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January 01, 2015
The Michigan Supreme Court recently granted leave to appeal from the Michigan Court of Appeals to determine the applicability of the Firefighter’s Rule. The case is Lego v. Liss. Both parties are police officers. The defendant accidentally shot the plaintiff while both were at a crime scene. The Michigan Supreme Court has asked the parties to address the following issues:
(1) whether, and if so to what degree, a defendant governmental actor’s mental state or level of culpability is relevant to determining what constitutes normal, inherent, and foreseeable risks of the firefighter’s or police officer’s profession, under MCL 600.2966; and
(2) whether the defendant’s alleged violation of numerous departmental safety procedures is relevant to determining whether the shooting in this case was one of the normal, inherent and foreseeable risks of plaintiff Michael Lego’s profession.
The Michigan Court of Appeals, in an unpublished opinion issued on December 9, 2014, held that the walkway from the building to the parking lot was not physically abutting, built into, or otherwise connected to the building. The Court reiterated that exceptions to Governmental Immunity must be narrowly construed. While there are situations where the public building exception can apply to parts of a building that extend beyond the wall, such as a terrace, the walkway at issue in this case fell outside the exception. The case is Standen v. Alpena Community College, Unpub COA No. 317466, December 9, 2014.
In Garlick v. Harless, plaintiff brought suit against the defendant police officer alleging assault and battery and gross negligence. The Court held that the proper test for whether a government employee has immunity from an intentional tort claim is the test established in Ross v. Consumers Power Co, 420 Mich 567 (1984). The Ross test requires the following: 10 that the acts were undertaken during the course of employment and the employee was acting, or reasonably believed he was acting, within the scope of his authority, 2) the acts were undertaken in good faith, or were not undertaken in malice, and 3) the acts were discretionary and not ministerial. Odom v. Wayne County, 482 Mich 459 (2008).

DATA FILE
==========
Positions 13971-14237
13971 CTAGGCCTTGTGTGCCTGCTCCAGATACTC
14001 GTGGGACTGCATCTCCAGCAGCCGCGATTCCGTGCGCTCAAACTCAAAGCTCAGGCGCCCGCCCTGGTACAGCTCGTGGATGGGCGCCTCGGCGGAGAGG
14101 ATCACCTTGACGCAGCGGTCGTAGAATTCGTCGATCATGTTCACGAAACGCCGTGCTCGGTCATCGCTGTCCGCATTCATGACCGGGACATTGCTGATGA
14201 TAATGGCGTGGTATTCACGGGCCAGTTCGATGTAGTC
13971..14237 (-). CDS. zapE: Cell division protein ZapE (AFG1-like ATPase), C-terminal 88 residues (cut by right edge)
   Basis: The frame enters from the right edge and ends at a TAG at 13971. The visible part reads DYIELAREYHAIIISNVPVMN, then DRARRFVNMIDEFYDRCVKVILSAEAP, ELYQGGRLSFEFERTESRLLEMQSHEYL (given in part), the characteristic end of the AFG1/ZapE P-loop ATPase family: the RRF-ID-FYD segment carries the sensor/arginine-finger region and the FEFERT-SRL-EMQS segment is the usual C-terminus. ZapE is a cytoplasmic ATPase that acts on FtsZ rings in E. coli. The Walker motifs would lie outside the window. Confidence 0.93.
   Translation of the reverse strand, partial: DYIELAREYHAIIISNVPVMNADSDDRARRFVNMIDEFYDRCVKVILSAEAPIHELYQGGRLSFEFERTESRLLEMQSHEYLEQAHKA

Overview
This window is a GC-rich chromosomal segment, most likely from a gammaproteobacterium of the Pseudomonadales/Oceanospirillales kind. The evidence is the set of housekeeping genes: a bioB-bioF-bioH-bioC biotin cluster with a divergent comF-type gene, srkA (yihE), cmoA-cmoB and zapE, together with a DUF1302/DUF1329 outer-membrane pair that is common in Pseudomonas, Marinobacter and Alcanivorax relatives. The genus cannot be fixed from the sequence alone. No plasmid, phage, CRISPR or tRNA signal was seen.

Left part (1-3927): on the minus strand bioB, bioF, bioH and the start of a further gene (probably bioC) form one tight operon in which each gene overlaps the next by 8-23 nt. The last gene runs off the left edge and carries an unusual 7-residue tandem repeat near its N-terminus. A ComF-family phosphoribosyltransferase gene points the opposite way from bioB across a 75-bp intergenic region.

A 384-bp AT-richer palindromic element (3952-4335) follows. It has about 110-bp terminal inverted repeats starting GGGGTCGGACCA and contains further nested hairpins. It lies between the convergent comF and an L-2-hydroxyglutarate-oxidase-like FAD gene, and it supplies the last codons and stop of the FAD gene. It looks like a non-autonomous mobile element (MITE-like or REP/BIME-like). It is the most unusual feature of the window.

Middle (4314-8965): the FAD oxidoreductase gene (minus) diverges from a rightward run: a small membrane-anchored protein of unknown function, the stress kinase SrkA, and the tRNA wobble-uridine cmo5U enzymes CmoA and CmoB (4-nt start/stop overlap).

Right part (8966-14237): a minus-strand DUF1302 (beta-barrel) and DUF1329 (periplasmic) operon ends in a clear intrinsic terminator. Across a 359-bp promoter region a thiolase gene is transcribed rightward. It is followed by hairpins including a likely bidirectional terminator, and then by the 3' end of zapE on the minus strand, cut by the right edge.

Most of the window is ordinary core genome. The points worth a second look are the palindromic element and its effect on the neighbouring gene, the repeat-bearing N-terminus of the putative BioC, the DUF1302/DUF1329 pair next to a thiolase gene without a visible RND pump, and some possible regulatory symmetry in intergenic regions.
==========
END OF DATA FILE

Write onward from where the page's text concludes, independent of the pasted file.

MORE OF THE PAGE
On the other hand, the Court held that the trial court erred in using the Ross test to determine whether defendant should have governmental immunity for the gross negligence claim. The test for gross negligence is that found in MCL 691.1407(2):
(a) The officer, employee, member, or volunteer is acting or reasonably believes he or she is acting within the scope of his or her authority.
(b) The governmental agency is engaged in the exercise or discharge of a governmental function.
(c) The officer’s, employee’s, member’s, or volunteer’s conduct does not amount to gross negligence that is the proximate cause of the injury or damage.
Often the pivotal point will be (c) whether the conduct amounts to gross negligence that is the proximate cause of the injury or damage. Robinson v. Detroit, 462 Mich 439 (2000) held that “the proximate cause” in this section means “the one most immediate, efficient, and direct cause preceding an injury”. In Garlick, the Court of Appeals found that there was no evidence establishing that the officer’s acts alone were the one most immediate, efficient, and direct cause of plaintiff’s alleged injury. Plaintiff’s refusal to comply with the officer’s direct orders to leave the vehicle resulted in the physical contact aimed at getting her to exit the vehicle. Therefore, plaintiff’s conduct was a contributing cause and defendant’s conduct could not be the proximate cause of injury.
Ultimately, the Court of Appeals held that there was a question of fact as to whether defendant was acting in good faith and under Ross, the assault and battery claim survived summary disposition. The Court held that defendant was entitled to governmental immunity on plaintiff’s gross negligence claim. The case is Garlick v. Harless, Unpublished COA #317650, November 20, 2014.
Garan Lucow Miller, PC is pleased to announce that it will move its Detroit office into the Crain Communications Inc. headquarters building on Gratiot Avenue in Detroit. The move is expected to be finalized in June 2015.
The firm has long been committed to educating its clients in various areas of the law. The new property, which is only a few blocks from our current location, will include a high-tech instructive classroom and space to have Webinars and connect digitally with clients across the country which will enable us to take educating our clients to another level.
Garan Lucow Miller, P.C. has ten offices throughout the State of Michigan and in Indiana to serve all of your municipal needs:
Genesee County Office 1-800-875-3700
Grand Traverse Office 1-888-923-1611
Indiana Office 1-877-804-2801
Ingham County Office 1-888-910-0300
Kent County Office 1-800-494-6312
Oakland County Office 1-800-875-7600
St. Clair County Office 1-800-875-4400
Washtenaw County Office 1-800-878-5600
Wayne County Office 1-800-875-1530
Upper Peninsula Office 1-888-841-7772
*Please visit our website for more information regarding our offices, attorneys, practice areas and other helpful publications at www.garanlucow.com
We are happy to answer any questions you may have and provide any further information that might assist your municipal leaders or attorneys. Feel free to call us directly at 313.446.5501 (John Gillooly) or 313.446.5538 (Jami Leach). To add or remove a name from this email list, please write to firstname.lastname@example.org